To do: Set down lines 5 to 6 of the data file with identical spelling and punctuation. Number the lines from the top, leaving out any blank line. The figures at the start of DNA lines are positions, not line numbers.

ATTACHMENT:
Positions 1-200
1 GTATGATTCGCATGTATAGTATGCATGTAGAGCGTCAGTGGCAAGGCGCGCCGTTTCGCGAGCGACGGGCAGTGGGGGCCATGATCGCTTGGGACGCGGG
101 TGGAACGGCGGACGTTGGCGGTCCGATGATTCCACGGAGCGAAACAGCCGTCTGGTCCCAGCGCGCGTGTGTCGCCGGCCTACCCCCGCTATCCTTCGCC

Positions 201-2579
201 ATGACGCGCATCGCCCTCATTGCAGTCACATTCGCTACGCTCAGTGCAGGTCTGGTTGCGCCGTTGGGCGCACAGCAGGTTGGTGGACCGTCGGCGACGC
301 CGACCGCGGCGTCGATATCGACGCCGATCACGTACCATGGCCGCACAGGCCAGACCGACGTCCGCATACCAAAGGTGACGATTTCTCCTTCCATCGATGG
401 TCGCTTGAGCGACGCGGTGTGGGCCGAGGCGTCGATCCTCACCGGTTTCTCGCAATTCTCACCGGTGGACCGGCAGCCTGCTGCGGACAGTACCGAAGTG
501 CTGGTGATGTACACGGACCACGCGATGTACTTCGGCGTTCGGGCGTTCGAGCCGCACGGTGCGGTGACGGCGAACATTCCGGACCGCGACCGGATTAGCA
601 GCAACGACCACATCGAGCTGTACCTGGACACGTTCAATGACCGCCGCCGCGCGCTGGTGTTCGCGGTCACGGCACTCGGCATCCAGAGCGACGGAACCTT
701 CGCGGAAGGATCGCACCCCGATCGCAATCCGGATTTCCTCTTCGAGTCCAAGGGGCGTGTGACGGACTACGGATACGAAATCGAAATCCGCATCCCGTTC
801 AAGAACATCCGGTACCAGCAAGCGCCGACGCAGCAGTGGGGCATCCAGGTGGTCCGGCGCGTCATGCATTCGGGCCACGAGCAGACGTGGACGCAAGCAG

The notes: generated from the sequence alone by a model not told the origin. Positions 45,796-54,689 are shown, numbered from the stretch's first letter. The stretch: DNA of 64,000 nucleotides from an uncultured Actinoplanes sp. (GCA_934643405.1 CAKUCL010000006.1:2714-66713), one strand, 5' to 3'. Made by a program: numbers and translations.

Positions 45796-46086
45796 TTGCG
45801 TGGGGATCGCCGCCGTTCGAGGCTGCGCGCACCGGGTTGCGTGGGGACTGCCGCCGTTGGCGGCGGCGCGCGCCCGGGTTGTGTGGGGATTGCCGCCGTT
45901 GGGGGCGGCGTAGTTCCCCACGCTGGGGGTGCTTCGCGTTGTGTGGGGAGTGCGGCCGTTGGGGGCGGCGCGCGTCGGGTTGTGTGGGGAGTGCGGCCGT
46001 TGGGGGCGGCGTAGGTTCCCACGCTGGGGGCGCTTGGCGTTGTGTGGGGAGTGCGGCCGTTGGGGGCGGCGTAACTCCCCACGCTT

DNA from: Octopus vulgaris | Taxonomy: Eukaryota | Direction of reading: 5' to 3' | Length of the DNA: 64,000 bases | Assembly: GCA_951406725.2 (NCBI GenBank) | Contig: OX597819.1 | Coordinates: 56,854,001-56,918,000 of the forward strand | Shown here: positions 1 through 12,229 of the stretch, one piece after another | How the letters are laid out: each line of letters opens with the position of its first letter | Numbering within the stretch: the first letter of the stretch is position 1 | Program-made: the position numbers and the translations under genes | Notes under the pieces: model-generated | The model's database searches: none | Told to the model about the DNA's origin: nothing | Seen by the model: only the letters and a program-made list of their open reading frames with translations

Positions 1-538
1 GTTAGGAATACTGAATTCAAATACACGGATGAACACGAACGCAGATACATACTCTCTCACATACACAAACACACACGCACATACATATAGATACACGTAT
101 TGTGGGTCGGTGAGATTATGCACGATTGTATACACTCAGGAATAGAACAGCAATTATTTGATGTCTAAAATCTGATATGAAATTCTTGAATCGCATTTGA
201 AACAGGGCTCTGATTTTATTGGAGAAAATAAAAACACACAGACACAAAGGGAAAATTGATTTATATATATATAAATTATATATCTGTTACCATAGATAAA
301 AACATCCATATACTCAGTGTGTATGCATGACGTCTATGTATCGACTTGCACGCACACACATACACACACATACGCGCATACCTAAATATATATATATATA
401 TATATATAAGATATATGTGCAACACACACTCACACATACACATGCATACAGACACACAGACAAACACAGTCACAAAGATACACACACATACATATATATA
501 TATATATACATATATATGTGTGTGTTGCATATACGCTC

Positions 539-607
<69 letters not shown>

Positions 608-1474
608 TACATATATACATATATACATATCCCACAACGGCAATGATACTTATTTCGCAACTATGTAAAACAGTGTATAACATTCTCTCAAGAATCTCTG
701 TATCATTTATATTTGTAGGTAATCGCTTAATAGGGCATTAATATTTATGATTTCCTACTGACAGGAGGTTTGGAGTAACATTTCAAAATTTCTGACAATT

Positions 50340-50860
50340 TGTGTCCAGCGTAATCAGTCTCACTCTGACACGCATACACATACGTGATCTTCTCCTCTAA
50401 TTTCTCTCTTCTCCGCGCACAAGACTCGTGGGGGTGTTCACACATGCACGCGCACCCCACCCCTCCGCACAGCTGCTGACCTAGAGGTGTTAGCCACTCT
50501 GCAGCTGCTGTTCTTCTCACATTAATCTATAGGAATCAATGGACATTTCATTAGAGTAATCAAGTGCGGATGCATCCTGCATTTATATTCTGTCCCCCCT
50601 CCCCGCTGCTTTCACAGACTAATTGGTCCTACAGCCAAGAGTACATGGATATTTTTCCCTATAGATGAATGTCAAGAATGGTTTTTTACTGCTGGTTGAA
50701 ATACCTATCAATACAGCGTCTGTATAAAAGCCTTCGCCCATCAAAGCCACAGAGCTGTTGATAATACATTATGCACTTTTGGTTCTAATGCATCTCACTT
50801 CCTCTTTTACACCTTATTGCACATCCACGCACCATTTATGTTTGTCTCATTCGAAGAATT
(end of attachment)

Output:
201 ATGACGCGCATCGCCCTCATTGCAGTCACATTCGCTACGCTCAGTGCAGGTCTGGTTGCGCCGTTGGGCGCACAGCAGGTTGGTGGACCGTCGGCGACGC
301 CGACCGCGGCGTCGATATCGACGCCGATCACGTACCATGGCCGCACAGGCCAGACCGACGTCCGCATACCAAAGGTGACGATTTCTCCTTCCATCGATGG